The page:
HADDONFIELD, N.J. ( Oct. 3, 1998) -- In a first-of-its-kind ceremony at the Indian Tavern Museum here today, Harold "Hank" Haynes received both a "Volunteer of the Year" award from the tavern as well as a certificate of appreciation from the New Jersey State Park Service for his volunteer cabinetmaking work.
One of the first to sign up for the Indian King Tavern's unique craftsmen's guild three years ago, Haynes, who lives in neighboring Cherry Hill, was also the first to complete a project and has since completed more restoration projects than any of the other volunteers to date. Some of his work includes eighteenth century chairs, clay pipe racks, tables and specialty items such as hand-made wooden buckets. All are authentic reproductions of the furniture and artifacts that would have been used in the 249-year-old tavern during the colonial period.
In a presentation ceremony held in one of the front dining rooms of the tavern, museum manager William Mason cited Haynes for "extraordinary efforts" which, he said, had been crucial to keeping the facility's restoration program on schedule for completion by next year's 250th anniversary celebration.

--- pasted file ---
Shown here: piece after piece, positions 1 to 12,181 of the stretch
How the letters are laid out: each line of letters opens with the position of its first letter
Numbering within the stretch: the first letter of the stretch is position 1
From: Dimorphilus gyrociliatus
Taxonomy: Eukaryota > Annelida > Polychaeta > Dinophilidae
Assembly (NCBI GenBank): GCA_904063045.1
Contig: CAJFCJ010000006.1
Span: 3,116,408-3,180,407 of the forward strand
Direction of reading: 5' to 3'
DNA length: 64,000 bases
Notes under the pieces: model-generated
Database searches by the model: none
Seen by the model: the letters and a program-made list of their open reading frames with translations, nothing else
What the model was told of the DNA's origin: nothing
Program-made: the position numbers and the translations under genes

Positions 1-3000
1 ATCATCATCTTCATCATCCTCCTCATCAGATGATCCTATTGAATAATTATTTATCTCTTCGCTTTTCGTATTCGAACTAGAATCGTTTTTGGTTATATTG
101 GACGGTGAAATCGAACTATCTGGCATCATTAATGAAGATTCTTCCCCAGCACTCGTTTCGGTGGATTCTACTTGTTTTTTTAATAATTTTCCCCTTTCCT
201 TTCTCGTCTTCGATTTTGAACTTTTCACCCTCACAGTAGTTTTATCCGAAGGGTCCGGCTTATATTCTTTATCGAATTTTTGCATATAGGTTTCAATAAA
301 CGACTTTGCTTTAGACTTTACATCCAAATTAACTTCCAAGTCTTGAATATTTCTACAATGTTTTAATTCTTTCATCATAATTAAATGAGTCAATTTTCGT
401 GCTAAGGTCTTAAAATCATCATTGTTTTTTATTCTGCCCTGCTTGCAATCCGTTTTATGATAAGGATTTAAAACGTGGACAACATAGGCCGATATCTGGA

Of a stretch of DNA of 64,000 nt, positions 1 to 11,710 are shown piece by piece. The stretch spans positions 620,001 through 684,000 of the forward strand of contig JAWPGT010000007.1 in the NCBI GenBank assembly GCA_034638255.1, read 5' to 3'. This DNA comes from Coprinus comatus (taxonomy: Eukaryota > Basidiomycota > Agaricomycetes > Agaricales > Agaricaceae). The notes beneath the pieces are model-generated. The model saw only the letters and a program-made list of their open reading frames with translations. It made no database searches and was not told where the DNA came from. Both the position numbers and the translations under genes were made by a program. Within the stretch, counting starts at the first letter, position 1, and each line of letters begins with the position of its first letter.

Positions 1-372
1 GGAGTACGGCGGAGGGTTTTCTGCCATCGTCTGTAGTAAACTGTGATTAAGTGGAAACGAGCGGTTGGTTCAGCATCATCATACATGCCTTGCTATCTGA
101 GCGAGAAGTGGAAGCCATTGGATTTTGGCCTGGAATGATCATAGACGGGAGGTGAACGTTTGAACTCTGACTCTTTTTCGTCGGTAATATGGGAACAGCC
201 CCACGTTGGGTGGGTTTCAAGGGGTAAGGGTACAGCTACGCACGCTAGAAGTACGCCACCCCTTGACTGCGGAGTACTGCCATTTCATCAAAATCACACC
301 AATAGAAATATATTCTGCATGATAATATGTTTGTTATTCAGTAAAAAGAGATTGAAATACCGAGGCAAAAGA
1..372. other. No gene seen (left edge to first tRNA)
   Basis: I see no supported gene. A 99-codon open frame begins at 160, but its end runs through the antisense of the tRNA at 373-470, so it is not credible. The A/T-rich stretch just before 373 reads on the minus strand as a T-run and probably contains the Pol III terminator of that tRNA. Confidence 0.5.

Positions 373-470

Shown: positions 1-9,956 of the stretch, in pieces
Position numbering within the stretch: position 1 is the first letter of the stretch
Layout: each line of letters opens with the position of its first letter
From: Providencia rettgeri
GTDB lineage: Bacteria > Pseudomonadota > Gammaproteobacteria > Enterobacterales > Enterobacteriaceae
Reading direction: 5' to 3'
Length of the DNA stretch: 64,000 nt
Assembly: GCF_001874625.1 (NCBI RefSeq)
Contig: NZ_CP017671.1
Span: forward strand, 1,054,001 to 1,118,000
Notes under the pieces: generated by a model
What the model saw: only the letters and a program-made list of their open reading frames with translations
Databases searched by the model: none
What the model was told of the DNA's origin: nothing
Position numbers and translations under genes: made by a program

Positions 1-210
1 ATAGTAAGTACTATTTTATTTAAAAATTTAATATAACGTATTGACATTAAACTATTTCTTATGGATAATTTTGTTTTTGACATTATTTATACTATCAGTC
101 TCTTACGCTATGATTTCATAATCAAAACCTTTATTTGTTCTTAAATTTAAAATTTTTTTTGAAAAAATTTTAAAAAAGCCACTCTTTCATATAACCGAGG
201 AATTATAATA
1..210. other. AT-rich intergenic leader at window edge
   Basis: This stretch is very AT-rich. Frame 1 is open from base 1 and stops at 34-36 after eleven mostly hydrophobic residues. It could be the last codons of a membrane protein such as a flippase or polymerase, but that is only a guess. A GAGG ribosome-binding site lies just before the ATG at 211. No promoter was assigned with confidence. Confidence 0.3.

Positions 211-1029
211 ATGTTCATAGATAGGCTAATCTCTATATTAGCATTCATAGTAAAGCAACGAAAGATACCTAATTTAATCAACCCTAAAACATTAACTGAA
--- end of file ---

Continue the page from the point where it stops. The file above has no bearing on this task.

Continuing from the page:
Mason also announced that the "Volunteer of the Year" award program would now be an annual event at the Tavern.
Christian M. Bethmann, the State Park Service superintendent who oversees a number of the region's state historic sites, including the Indian King, lauded both Haynes and the other volunteers who have almost completely re-furnished the tavern.
'We have never had anything like this'
"Throughout the state, we have had situations where volunteers and organizations have donated antique furnishings but we have never had anything like this where so many people join together to make so many reproductions in a single project," said Bethmann. "The beauty of this is that it can be used by visitors. In most of our state museums, you can't touch, you can't sit, you can't even walk into some areas because of the fragility and value of some of the pieces. Here, you have a living, working sort of tavern atmosphere that school children and others can actually experience first hand."
Bethmann said the unique volunteer craftsmen program, which was organized by Mason, had profoundly changed the nature of what the Indian King Tavern Musuem was. "Before this started, there was no way you could interpret this place as a tavern. it just did not work because we had no furniture. We had nothing to show visitors. But now, because of people like Hank Haynes who we're honoring today, it can be experienced as a real tavern where people of the 1700s gathered and drank and ate and went about their lives. We can finally tell their story here and let our visitors actually feel why this such a very special place."